There are 5 list pillars to this. The pillars are very straightforward. From our perspective, execution is everything. We are going to accelerate our growth platforms and we'll show you those. We're going to extend our global presence, and we'll talk about that as well. We're going to take a highly strategic approach to business development, and I'll explain how we're going to do that.
Importantly, we have terrific franchises, terrific franchises, great medicines. And we're going to focus on them, we're going to protect them and we are going to expand them. As we do this, as we modernize our company, we're going to reduce our cost base. We've talked a little bit about this. These changes are fundamental to what we're going to be doing over the next 3 to 5 years.
Now as we look at the outside world and we understand Teva, what we see is that key parts of our company align extraordinarily well with the needs. On the medical side, we have specialty franchises. In CNS, respiratory, really important medical areas, areas where we know tremendous amounts about what patients need, what payers will provide across the globe, what different types of customer, what different types of patients require. We understand them. In our specialty business, we're there.
And as you look at the great strengths of our fundamental strengths within the company, what you see is we have something completely new. We'll talk about it, Michael Hayden will talk about it. And these are the NTEs, a platform that is able to deliver on an industrial scale a pipeline of medicines which are reasonably priced, high value and well attuned to the types of skills and capabilities that we can deliver. And from a societal perspective, we address the needs fundamentally across all parameters by delivering these NTEs, and we are the first company ever to have done this.
As we look at our generics and OTC, we have again aligned with the market needs not just in the United States, but abroad. In our generics, both our large-volume generics and also branded generics, we meet needs that address both societal needs and also consumer needs because within this, we understand the consumer in all these different marketplaces. And as you look at the other end, we took the brave step a year ago to enter the OTC market. Now we have been successful and we're building on that. We can address the consumers, the consumers in a way that few other companies can.
From my perspective, what we have now ahead of us is a company that is aligned with the marketplace today, tomorrow and into the future. That's not enough. We need to understand what it is that we have that makes us unique. What are the strengths within Teva, within Teva uniquely, that provides this and makes us a company that few can emulate, and that we can execute upon in a way that few others can do? Well in the specialty areas, I'll touch on a few and similarly in generics and OTC. But let me just outline for you a couple of points here.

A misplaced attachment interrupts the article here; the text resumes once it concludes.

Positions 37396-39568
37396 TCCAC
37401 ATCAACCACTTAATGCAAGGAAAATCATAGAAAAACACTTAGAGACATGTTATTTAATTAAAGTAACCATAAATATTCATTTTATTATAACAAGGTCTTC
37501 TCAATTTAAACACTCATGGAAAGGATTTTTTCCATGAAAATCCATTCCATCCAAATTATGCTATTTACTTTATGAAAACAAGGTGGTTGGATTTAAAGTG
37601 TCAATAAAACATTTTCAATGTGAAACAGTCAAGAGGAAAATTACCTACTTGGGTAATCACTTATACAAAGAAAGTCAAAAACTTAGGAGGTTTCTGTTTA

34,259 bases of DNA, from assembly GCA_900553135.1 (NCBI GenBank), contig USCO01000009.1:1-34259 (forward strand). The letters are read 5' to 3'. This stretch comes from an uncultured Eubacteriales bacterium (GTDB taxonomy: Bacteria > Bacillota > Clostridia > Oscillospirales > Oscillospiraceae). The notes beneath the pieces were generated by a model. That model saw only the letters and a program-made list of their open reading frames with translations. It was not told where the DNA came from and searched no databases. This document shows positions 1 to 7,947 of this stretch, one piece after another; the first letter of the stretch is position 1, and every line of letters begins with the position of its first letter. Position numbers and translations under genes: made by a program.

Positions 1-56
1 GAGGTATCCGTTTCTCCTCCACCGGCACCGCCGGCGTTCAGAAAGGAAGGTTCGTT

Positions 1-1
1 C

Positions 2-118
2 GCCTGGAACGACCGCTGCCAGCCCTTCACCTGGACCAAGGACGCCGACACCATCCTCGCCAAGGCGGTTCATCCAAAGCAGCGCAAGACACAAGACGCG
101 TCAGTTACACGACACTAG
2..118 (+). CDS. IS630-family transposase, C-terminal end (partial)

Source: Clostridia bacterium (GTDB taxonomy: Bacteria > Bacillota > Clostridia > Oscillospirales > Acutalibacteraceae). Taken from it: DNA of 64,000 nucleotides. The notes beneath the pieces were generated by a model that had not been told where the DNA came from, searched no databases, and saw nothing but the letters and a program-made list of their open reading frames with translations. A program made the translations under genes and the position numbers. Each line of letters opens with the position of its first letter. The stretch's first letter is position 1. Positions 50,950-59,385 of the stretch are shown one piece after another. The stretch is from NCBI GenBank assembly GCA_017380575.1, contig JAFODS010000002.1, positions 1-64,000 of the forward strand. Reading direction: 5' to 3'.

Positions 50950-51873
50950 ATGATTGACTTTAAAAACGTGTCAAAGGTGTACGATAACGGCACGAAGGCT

Number 1 we have, in the specialty area, the scientific and commercial expertise. You'll hear from the team today, Michael Hayden will follow me and Jon Congleton will follow after that. We have a pipeline. We'll show you that. We have a pipeline which can be built and can be built on in a way that few can think about how we will build on it. We'll show you that as well today when we discuss our business development.
In the NTEs, Teva is unique. Teva has a leading position, the scale and the breadth of portfolio to make this a differentiating factor from all others. Again, extremely difficult for others to replicate, and for us, something that is intrinsic to our DNA.
In the generics and OTC, we have a remarkable track record. I'd like to discuss that with you in a minute and show you just how strong that is and where we're going to go with it. The company grew in this area. We created or helped to create an industry. All the different companies are joined in making Teva today, have made Teva the strongest in this area and we will be stronger still.
We have a winning alliance with Procter & Gamble, an alliance that allows us to create a joint venture, PGT, which indeed is a remarkable alliance. It is growing. It is vibrant and powerful. And when you look at this, our ability to partner, our track record of new market entry and the other attributes I've laid out for you, what you see is that Teva has a unique competitive advantage in the areas that we've chosen to focus.
Most importantly, as we look at this focus, our intent over the next 5 years is to grow our top line organically and to do so profitably, despite the loss of patent exclusivities that we will face. And for those of you who know this industry, you know exactly what I'm talking about, how difficult this is, but we can do it and we will do it.
As we do it, we will certainly realize cost saving opportunities of approximately $1.5 billion to $2 billion, and this will allow for a stable and robust operating profit. And as we do that, we will generate a strong cash flow. Eyal will talk a lot about these figures as we go through the presentation. This allows us the opportunity to invest in inorganic growth, and we'll do that in a very disciplined fashion. At the same time, as I go back to our mission, we will reward our shareholders.
So let me take a step back now. This is not blue sky. I want to talk to you about Teva today, a remarkable company. I want to talk to you about its strengths. What do we see in it? How do we see it? And what are we going to do with it?